The real estate agent did the opposite. He showed me prices which were astronomical, way out of line with the recession and housing slump. And he gave me a write-up of the buyer costs for those properties without any mention of tax tricks. In a polite way he said he wouldn't help me any further until I had secured a loan, and referred me to his mortgage broker partner. I called the mortgage broker, who said there was no way I could get a loan. Being a contractor who had been laid off for 5 months 10 months ago, even after 2 years of solid full time permanent employment, would be the excuse the banks would give.
Both he and the real estate agent blamed the bailout.
The banks have tons of cash. They can earn high interest rates in the overnight loan market and other investments, but at the current low interest rates it costs more for them to make a loan than it does to just hold onto the cash. And thanks to Obama & Co. giving the money directly to the banks instead of helping individuals get out from underwater on their loans, people are walking away from their houses - either through foreclosures or preemptively - and renting the kinds of apartments I would have liked to move to. A quick apartment hunt yesterday showed that although I could easily afford a nicer apartment, there are none to be had. At least not for the $$ I am willing to spend.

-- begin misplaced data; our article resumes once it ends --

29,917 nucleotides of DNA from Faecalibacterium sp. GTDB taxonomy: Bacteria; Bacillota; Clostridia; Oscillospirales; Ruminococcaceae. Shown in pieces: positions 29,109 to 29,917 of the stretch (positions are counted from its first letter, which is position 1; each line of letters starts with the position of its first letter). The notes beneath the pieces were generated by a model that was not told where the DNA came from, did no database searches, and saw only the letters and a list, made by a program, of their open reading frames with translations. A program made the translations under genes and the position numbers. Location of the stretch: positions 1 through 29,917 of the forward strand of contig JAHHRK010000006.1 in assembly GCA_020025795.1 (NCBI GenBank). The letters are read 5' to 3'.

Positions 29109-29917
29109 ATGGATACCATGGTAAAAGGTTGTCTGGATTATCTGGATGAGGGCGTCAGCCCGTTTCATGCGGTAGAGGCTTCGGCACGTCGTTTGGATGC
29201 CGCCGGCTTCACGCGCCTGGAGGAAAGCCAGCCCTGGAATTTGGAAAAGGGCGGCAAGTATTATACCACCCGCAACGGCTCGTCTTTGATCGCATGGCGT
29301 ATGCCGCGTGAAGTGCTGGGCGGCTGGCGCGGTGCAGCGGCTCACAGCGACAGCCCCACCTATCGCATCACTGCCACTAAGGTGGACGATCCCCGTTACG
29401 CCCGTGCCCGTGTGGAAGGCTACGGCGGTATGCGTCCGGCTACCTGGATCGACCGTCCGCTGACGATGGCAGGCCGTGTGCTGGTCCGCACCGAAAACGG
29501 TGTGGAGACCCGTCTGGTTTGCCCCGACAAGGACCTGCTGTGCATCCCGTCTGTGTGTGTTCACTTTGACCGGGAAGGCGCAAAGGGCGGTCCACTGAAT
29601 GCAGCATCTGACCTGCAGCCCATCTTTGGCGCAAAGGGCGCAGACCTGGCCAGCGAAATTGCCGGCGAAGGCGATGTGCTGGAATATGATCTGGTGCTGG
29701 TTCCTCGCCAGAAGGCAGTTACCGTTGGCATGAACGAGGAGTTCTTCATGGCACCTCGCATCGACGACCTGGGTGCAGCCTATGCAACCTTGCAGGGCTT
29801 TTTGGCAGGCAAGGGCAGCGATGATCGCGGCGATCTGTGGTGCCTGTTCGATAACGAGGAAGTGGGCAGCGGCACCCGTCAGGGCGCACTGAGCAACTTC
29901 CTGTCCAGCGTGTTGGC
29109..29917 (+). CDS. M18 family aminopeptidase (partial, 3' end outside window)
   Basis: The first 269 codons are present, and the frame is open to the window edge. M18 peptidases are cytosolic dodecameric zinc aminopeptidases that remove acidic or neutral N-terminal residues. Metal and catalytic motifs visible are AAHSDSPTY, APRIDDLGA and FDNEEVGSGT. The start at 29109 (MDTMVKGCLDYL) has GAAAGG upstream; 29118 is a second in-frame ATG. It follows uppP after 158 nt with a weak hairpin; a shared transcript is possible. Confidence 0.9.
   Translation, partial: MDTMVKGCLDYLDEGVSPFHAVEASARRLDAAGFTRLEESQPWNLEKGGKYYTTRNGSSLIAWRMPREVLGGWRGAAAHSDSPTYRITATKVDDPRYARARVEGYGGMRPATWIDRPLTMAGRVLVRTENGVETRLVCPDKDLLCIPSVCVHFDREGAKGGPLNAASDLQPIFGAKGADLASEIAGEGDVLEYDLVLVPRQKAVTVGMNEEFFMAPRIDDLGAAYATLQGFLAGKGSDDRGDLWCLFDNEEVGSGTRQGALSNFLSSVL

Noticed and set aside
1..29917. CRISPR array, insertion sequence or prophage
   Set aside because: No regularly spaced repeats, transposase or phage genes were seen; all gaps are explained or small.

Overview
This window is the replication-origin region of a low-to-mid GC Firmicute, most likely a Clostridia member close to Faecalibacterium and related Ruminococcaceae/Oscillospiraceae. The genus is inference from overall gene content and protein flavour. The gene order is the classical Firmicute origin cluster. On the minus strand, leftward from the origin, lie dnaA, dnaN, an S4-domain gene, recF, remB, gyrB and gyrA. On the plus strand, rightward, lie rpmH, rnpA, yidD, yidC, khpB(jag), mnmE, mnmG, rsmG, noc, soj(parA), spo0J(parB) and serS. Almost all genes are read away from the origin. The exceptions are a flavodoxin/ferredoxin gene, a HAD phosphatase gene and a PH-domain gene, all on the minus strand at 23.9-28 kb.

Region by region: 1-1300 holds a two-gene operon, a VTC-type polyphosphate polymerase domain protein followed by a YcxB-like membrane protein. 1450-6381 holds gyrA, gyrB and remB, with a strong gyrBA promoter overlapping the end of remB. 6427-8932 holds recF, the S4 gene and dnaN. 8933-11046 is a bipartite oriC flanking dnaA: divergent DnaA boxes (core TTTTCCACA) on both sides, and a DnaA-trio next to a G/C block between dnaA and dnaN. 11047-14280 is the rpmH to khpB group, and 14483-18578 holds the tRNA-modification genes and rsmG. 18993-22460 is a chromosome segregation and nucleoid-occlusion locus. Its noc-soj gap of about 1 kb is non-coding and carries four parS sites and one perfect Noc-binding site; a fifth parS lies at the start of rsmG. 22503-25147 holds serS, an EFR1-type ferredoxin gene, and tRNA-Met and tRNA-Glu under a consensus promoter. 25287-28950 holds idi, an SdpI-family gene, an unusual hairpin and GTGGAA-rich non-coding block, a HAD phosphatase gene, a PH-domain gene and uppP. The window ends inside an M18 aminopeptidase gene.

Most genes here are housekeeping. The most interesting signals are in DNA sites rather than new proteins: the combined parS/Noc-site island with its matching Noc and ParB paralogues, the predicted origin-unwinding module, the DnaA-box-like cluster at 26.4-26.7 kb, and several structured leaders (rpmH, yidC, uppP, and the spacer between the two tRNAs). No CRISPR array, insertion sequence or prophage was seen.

The political situation in Thailand is worse than ever, so my plans of moving there are on hold too. It used to be, a friend who lives there emailed, that when you met a stranger he would ask a lot of, by American standards, privacy-violating questions: "How old are you? How much do you make? Are you married? Do you have children? Where are you going? Where did you just come from? Do you have a fiancé?". But now, the first question is "Are you a red shirt or a yellow shirt?" and if your answer is wrong the stranger will stop talking to you and will pretend you're not even there.
I like my job, and I especially like the income from it. And though my Kaiser subscription rate will go way up when my COBRA runs out in November, I can afford it. I think. I like my apartment, except for it not having a washer/dryer. But that only affects me once or twice a month.
So last night I put the condo downpayment money into a tax-free bond fund at Vanguard, the brokerage which went out of its way to help me liquidate my father's assets there. They sent a condolence letter, assigned a personal liaison who knew all about living trusts and was pro-active and genuinely understanding throughout the whole process. I'm happy to reward them for that.
But I kept enough in the bank to pay for an overseas vacation. I'm thinking February, start of the hot season, end of the high season in SE Asia. Or maybe Rio - I've never been to South America.